In the wake of the left’s online adoption, Republicans too have joined the chorus of politicians aiming to post. The only problem is that they don’t really have anything to post about. As my colleague Josh Barro recently wrote, the post-Trump GOP hasn’t identified any policies they’d like to organize around. Without any semblance of direction, their posts have become purely self-serving, which is bad if your job is to serve.
Consider newly minted Republican Rep. Madison Cawthorn, who in January typed the following sentence out in full, presumably reviewed it with his team, and still decided to post.
There is certainly space for (attempts at) humor in the political folds of social media. But it’s hard to believe Cawthorn cares about free speech when this is how he makes use of it. Instead of communicating anything resembling a vision for the country, his tweet proves that he’s just exploiting his position as a lawmaker for his ultimate goal: raising more money to win more races to do more posts.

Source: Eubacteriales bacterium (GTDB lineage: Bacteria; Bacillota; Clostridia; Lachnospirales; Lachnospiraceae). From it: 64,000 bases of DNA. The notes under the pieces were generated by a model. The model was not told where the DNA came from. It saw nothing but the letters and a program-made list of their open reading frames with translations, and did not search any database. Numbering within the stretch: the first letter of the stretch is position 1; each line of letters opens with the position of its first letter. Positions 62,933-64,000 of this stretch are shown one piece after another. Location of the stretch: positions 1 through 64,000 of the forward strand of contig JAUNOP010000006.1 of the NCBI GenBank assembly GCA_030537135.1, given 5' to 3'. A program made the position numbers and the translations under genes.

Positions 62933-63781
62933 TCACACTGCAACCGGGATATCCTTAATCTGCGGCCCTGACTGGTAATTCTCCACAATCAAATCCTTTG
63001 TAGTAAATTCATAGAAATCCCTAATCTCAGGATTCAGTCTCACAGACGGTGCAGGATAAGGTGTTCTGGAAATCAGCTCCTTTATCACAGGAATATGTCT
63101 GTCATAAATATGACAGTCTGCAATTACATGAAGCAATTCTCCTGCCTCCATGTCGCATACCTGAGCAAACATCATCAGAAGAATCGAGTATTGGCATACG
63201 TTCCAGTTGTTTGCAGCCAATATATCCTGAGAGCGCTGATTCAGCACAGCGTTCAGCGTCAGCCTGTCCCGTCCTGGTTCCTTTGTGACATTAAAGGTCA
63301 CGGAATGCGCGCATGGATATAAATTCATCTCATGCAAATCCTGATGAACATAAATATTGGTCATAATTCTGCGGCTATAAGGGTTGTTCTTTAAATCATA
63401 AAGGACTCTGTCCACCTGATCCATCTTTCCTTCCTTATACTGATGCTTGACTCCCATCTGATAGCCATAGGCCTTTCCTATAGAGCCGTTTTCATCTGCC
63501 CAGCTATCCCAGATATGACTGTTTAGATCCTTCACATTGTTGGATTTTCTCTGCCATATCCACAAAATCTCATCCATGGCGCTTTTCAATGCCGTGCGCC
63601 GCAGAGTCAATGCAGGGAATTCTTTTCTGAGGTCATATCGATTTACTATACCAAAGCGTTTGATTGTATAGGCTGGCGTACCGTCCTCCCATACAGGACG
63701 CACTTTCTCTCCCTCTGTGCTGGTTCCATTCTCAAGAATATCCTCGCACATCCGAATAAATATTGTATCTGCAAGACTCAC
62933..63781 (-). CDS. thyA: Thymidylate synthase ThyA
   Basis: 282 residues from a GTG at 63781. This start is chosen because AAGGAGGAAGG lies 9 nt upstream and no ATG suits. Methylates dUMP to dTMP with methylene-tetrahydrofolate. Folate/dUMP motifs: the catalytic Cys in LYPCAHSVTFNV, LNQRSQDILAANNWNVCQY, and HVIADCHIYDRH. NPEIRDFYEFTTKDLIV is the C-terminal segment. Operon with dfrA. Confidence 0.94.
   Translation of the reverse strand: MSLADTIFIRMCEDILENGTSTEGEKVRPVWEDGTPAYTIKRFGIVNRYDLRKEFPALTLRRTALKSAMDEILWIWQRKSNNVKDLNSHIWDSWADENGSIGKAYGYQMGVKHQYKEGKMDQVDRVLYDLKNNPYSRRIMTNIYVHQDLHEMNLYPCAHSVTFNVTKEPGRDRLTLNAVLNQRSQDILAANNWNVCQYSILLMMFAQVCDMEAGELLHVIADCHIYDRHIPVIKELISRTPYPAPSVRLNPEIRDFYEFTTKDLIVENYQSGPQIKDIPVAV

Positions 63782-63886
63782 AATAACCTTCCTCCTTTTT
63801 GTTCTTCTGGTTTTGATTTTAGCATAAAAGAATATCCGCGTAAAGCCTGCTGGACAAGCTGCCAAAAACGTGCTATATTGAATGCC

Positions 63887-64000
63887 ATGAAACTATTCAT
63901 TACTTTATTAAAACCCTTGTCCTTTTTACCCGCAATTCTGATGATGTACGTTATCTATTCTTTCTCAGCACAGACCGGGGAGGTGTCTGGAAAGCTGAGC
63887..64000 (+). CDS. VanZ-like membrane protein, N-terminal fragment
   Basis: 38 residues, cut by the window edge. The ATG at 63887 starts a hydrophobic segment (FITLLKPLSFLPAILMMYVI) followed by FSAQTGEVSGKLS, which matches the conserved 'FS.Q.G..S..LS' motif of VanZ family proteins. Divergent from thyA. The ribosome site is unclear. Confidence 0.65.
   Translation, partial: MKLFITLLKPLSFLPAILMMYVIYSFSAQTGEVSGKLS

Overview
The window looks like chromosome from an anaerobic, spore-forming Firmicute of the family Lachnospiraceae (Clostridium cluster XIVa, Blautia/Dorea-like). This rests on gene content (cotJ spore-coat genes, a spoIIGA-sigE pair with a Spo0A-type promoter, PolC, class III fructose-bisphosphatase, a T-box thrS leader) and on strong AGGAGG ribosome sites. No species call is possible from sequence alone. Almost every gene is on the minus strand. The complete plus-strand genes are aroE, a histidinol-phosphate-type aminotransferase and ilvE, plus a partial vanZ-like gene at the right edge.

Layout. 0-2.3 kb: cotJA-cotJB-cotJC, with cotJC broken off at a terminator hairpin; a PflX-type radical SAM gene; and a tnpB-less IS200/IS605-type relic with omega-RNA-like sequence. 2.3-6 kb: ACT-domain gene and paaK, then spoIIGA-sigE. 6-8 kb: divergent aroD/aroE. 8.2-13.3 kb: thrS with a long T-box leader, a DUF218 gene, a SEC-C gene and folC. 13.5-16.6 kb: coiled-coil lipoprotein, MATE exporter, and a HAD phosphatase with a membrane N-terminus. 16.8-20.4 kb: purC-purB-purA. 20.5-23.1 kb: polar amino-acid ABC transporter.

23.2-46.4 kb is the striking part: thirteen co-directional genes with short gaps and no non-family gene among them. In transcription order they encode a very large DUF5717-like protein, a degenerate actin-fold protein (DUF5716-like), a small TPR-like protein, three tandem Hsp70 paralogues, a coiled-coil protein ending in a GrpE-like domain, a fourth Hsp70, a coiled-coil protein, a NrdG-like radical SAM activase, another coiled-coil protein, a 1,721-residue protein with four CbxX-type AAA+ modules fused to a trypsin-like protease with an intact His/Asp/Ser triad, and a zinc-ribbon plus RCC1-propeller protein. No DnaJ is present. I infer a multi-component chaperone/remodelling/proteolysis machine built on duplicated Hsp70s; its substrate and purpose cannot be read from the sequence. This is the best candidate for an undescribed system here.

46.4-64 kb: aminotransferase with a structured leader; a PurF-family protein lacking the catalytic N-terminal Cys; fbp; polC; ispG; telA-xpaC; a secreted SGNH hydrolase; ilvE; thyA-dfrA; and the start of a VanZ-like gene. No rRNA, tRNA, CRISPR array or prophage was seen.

The posting is the policy and the policy is to post. It’s a cycle that, without political defeat, will never end.
This wouldn’t be nearly as problematic if Cawthorn were, say, a TikTok star, and not a congressman. You see, congresspeople have actual jobs. They represent their constituents in DC and are in theory there to fight for the things those constituents believe in. But instead of pursuing actual legislation, it seems Cawthorn is merely in DC to promote himself via posting. In fact, in an email obtained by Time, Cawthorn outright told GOP colleagues: “I have built my staff around comms rather than legislation.” As these may be the same staffers featured in Buzzfeed’s report on Cawthorn’s alleged sexual misconduct in college, that’s not a great look.